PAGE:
Which side of boiler does the recirc go?

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Old 02-28-06, 08:46 PM
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Which side of boiler does the recirc go?

I read on a pretty regularly, that the recirc pump should be positioned on the feed side of the boiler (so that the reirc pumps away from the boiler).

Every boiler that I have seen (at least in the Boston area) always has the recirc on the return side fo the boiler (pumping to the boiler). This is true for even new installs.

What are the advantages/disadvantages? Was there a change in thought as to which side the recirc should be positioned on?

Just curious.
 
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Old 03-01-06, 06:29 AM
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Putting the circulator on the supply solves a lot of problems. The reasons that not all boilers are done that way today is:
1. Old timers refuse to change their ways.
2. Boiler manufacturers lure inexperienced installers with the promise of a fully packaged and wired boiler. The only way to fully package and wire it is to have the circulator installed. They can't figure out how to crate a boiler with the pump on the top so they continue to install it on the return. Smart? No. True? Yes.
Ken
 
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Old 03-01-06, 07:18 AM
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With many high efficiency modulating condensing gas boilers the manufacturers recommend the circ be installed on the boiler return side. The reason for this is to maintain pressure on the flow switch and across the heat exchanger (which can be a bit restrictive on some models).

For everything else it is normally better to have the circ on the supply side pumping away from the expansion tank (and boiler). This is to help with air elimination because the heated water is less likely to entrain air.
 
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Old 03-01-06, 06:11 PM
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Pumping Away

This is one of the finer points. There is no doubt it is better. Is it critical? In the vast majority of applications, no.
 
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Old 03-01-06, 11:01 PM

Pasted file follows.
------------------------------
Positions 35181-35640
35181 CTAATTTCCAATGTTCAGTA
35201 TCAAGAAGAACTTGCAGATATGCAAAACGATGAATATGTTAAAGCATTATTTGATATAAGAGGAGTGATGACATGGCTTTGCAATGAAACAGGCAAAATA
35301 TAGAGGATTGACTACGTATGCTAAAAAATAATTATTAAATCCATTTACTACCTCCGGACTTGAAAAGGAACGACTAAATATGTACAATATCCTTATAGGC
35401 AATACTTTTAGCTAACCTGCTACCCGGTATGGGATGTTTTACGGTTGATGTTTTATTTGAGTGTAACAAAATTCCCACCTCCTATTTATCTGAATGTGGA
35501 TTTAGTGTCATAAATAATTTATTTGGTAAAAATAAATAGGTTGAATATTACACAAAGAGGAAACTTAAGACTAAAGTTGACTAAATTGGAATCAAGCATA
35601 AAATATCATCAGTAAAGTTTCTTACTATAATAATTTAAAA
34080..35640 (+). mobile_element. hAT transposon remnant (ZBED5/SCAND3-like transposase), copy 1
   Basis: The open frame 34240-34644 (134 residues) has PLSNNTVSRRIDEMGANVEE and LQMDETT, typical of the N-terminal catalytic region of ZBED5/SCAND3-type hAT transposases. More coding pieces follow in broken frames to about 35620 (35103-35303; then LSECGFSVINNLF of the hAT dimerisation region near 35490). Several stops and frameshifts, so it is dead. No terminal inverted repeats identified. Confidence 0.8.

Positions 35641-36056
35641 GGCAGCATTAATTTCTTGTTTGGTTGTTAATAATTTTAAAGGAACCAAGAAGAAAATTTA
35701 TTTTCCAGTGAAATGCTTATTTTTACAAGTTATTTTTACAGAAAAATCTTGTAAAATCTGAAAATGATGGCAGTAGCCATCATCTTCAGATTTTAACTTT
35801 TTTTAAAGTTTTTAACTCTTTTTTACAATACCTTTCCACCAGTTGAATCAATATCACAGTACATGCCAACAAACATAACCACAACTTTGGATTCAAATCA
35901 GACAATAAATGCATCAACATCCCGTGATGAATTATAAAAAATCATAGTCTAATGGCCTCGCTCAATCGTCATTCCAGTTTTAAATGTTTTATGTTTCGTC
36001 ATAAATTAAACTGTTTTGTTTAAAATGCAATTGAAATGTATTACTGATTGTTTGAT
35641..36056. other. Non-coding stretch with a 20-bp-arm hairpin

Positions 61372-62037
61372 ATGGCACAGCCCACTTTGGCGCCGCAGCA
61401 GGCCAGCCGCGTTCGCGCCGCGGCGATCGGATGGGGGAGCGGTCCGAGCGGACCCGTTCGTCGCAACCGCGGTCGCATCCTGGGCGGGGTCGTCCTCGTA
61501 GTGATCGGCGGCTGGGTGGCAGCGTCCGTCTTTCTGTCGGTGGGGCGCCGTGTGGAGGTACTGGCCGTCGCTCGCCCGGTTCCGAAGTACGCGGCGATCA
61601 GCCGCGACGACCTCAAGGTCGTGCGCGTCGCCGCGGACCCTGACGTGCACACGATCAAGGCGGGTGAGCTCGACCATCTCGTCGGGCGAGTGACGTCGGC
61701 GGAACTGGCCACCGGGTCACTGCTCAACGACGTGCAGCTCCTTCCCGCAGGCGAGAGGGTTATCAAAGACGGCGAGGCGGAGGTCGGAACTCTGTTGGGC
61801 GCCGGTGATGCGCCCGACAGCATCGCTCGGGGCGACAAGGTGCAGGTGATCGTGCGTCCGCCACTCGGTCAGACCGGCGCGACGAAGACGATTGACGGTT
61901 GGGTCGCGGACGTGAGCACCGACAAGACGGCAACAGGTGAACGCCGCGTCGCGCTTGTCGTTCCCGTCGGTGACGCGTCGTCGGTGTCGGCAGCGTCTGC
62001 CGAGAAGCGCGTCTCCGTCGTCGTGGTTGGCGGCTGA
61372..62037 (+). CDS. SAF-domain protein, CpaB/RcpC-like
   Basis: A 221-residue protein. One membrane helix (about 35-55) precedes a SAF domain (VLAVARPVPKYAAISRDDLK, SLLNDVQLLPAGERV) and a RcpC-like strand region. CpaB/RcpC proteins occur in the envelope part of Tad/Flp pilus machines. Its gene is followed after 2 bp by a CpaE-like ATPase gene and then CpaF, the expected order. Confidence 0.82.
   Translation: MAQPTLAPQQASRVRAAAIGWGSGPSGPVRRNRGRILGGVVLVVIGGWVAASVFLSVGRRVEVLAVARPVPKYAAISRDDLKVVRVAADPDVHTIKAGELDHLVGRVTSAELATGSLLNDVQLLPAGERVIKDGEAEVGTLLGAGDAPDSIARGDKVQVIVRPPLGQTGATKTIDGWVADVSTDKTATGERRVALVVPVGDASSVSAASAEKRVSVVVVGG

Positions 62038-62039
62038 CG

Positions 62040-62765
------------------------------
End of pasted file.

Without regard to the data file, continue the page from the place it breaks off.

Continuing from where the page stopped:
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Thanks everybody for the responses.

I did not think that having the recirc on the return would cause problems, because all the boilers (mine and others) do not have issues. I was just wondering if this was either a geographical preference or a relatively new way of doing it because it was discovered/identified that it is a slightly better option.

Sounds like it might be a little of both.

Thanks for some of the finer points for putting on either the return or supply.
 
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Old 03-03-06, 08:00 AM
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pumping away

cgar, if you are in the Boston area [I'm down on the Cape], you might have seen a recent "Ask This Old House" where Trethewy (sp??) solved an air problem by replacing the expansion tank (an old one that was probably shot) and in the process moved the circ from return to supply. The following studio segment had him diagramming and describing the principle of pumping away, etc. I didn't catch the whole thing, but that's the gist of it.

I mention this because probably five years ago he installed a spirovent on a residential project. Two years later a guy (who happened to know Trethewy from comm hvac work in Boston) installed one on our system. Said "these are really catching on."

So maybe in 3-5 years pumping away will be standard here, too. FWIW I have a sneaking suspicion that my air problems described in a thread here could be alleviated if not cured by going to a pumping away setup.

Who knew This Old House was such a fashion trendsetter?
 
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Old 03-03-06, 02:41 PM
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Unfortunately, I think "This Old House" is all the annual training some hydronic service people get. You are correct about the Spirovent or Honeywells new unit called the SuperVent. Both solve a lot of air problems. Getting rid of compression tanks is important too.

Ken
 
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